Home U.S. News Biden Repays His Debt to South Carolina

Biden Repays His Debt to South Carolina

Biden Repays His Debt to South Carolina

It’s usually thankless work to be a state-level political operative. But not this year for Democrats in South Carolina.

The state was the home of President Biden’s political resurrection in the primaries four years ago, and now it is reaping the rewards, moving up to become the first official primary on the Democratic presidential calendar. And the state’s county party chairs and partisan activists are basking in the attention.

Biden spent the night in the state last weekend. Vice President Kamala Harris will make her third trip in the last month here on Friday. A slew of A-list Democrats, including Gov. Gavin Newsom of California and the former New Orleans mayor Mitch Landrieu, have also made pilgrimages to heavily Black and rural areas.

All have come singing the praises of the voters who salvaged Biden’s fortunes during a tough presidential race in 2020. And, naturally, they’re being asked to do it again.

The role Black South Carolinians played during the 2020 campaign has become the stuff of political legend. Spurred on by a well-timed endorsement from Representative James Clyburn, they turned out en masse to revive Biden’s then-floundering campaign. Six months later, he won his party’s nomination for president, and eventually the White House.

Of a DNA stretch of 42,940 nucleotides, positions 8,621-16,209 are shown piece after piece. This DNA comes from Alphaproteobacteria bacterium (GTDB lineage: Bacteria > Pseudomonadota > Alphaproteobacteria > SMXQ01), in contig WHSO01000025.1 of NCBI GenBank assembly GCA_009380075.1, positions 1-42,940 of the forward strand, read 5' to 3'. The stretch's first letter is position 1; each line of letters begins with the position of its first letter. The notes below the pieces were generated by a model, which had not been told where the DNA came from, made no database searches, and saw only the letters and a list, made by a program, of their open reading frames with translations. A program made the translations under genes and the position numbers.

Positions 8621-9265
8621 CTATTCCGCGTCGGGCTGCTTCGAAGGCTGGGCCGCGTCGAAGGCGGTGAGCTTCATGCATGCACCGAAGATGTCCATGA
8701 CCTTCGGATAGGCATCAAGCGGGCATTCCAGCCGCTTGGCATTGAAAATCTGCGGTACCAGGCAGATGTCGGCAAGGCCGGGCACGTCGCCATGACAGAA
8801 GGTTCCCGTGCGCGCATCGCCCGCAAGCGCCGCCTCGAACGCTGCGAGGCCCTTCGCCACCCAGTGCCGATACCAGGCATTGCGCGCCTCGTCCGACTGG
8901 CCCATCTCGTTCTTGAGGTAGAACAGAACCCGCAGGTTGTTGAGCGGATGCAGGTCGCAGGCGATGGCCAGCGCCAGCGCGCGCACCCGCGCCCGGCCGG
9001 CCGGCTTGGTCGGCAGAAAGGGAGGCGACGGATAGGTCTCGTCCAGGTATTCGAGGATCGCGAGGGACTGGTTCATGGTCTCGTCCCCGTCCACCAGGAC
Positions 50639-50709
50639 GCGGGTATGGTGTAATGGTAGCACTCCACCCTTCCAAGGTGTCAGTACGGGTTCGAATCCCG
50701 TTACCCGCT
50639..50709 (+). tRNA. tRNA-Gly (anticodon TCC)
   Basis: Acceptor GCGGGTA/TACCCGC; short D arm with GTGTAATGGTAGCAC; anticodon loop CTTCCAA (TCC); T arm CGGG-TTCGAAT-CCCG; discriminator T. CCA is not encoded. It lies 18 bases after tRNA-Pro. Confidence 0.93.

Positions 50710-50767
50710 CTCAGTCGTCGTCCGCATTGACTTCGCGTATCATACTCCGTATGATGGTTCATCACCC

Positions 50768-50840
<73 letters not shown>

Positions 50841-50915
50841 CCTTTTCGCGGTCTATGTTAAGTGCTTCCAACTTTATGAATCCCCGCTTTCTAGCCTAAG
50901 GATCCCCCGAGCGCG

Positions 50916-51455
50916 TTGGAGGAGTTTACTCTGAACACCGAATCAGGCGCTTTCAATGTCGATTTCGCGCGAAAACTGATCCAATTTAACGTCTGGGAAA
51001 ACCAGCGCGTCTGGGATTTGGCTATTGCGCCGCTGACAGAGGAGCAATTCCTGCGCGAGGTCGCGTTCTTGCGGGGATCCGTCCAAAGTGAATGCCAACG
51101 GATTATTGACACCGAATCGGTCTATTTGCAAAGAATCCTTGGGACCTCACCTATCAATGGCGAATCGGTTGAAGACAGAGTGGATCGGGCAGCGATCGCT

As president, Biden promptly reordered Democrats’ presidential primary calendar to put the Palmetto State first.

Traveling the state in a county-to-county “bus tour” along the same roads he traversed during his 2020 U.S. Senate run, Jaime Harrison, the Democratic National Committee chair, has reminded voters of all that comes with that reward.

“Instead of talking about ethanol now in Iowa, guess what we’re going to talk about? Historically Black colleges and universities here in Orangeburg,” he told a group of Black voters at a barbershop in his hometown last week. “We’re going to start talking about the Black infant mortality rate. We’re going to start talking about how Black farmers have not gotten their due.”